But there was something else. I can’t help but think he must have touched the side of his face and neck too. “My father kissed me…” The prodigal knew the status he had been given, but he also experienced the assurance that he belonged. God knows we need that too. God knows your tendency and mine to drift from that place at the table and revert to our old plan A – to work and perform so that we can earn what is already freely ours. God knows that our flesh would prefer to have God as an employer than a Father, and that we will often trust the status change while drifting from the fullness of sonship.
So back to Galatians. God sent his Son into the world to redeem us and to change our status. And because we are sons, God also sent his Spirit, not into the world, but into our hearts, to change our experience. How easily we diminish the role of the Holy Spirit in the Christian life. Jonathan Edwards saw that tendency and wrote in A Treatise on Grace of the Trinitarian nature of salvation. He wrote of how in a transaction the price paid must equal the value of the good purchased. Here is the logic:
Since God the Father paid the ultimate price (His Son), and the Son paid the ultimate price (His life), then what is purchased must be of ultimate and equal value. Yes our salvation is infinitely valuable, but salvation is Trinitarian, so where does the Spirit come in? Too easily we fall into thinking that the Spirit is the mail man delivering the wonderful gift. A postman? A courier? Surely not! Galatians 3:14 tells us that Christ died so that we could receive the promised Holy Spirit. Really it is only the Spirit that is equal in value to the price paid at Calvary. And that is the blessing of Galatians 4:6-7.
God sent the Spirit into our hearts so that from deep within we could know the cry of the Son – “Abba! Father!”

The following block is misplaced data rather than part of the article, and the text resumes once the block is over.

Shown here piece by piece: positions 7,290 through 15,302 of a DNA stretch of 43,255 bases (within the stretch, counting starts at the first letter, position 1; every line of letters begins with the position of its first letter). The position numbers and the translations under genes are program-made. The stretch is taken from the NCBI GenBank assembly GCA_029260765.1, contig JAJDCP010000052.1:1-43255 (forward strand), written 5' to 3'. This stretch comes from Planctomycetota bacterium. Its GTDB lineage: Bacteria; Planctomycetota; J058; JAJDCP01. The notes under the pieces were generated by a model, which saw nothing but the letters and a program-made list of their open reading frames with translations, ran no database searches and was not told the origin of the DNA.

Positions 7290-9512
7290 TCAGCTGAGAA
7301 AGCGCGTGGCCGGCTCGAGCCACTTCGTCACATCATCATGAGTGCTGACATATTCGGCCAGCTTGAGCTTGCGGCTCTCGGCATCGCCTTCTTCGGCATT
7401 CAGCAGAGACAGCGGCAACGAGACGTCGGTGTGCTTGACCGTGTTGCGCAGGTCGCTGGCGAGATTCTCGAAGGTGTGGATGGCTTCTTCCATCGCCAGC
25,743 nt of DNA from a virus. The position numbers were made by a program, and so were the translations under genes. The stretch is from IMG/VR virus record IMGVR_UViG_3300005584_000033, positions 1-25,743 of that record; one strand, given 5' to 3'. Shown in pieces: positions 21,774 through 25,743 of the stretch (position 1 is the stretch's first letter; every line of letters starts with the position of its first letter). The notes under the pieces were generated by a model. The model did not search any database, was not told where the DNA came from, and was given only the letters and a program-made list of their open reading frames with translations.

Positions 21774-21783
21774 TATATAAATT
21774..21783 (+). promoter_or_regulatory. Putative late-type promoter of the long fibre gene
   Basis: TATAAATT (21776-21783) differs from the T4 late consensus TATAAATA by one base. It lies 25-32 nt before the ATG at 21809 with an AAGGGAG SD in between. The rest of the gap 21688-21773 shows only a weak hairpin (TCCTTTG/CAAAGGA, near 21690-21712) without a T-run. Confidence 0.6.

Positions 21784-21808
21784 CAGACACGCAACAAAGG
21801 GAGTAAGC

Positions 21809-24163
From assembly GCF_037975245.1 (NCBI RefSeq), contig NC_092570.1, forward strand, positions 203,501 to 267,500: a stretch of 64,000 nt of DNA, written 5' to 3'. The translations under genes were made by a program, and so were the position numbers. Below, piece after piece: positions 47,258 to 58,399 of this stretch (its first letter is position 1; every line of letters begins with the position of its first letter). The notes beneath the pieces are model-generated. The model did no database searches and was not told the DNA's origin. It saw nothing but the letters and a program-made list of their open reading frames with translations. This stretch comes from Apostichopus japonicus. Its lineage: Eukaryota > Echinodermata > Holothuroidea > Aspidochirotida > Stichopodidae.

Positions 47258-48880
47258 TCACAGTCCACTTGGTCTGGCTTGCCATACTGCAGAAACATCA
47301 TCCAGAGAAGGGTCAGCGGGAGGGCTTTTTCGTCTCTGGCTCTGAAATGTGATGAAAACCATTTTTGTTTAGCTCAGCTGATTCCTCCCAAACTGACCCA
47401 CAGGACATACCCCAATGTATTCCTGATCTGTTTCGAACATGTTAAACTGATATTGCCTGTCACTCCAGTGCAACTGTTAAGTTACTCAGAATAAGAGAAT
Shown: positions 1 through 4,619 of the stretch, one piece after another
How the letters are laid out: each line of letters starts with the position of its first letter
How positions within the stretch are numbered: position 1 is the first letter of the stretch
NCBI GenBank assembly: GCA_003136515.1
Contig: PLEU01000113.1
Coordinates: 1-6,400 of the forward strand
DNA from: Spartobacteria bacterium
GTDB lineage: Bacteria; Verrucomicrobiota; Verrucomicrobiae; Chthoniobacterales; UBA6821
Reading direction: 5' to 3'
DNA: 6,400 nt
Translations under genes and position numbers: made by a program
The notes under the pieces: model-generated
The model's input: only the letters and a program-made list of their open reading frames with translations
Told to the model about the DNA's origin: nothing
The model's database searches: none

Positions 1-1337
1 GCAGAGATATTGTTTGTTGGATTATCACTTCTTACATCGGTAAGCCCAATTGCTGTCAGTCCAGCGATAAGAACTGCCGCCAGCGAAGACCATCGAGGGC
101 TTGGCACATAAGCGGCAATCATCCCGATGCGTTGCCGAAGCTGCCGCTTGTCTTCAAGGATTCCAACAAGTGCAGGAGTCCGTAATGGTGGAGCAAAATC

As I write this I am sat on a plane returning from some special days with ELF folks in Hungary. When I get home my almost five year old will experience something that reassures her that she belongs in our family. Her status is certain right now, but in a few hours I will hold her and kiss her and squeeze her tightly in an Abba embrace. This is not a continual experience, but it does happen and it does her good (me too!)
Likewise as Christians God wants us to know not only that we were wanted – the cross has proven that objectively. God also wants us to know that we belong – the present tense change of experience that is ours because the Spirit of God witnesses within our hearts that we now have the Son’s relationship with the Father.
As we enter into another year let’s stop and reflect on Galatians 4:4-7. Let us return to the foot of the cross and worship God for His love demonstrated so powerfully there. And let us be sure to thank God for the Spirit too, that His love is spoken into our hearts. We need both the reality of the cross and the experience of closeness to God. Let’s be sure that we don’t reduce our adoption into a mere status change and then start to pressure ourselves to earn God’s favour this year. How easily we revert to the prodigal plan, but instead may this year be a year where all our ministry flows out of our ongoing close relationship to God, our Abba.
You were wanted. You do belong. May life and ministry flow as we rest in the wonderful answers to these deepest of questions!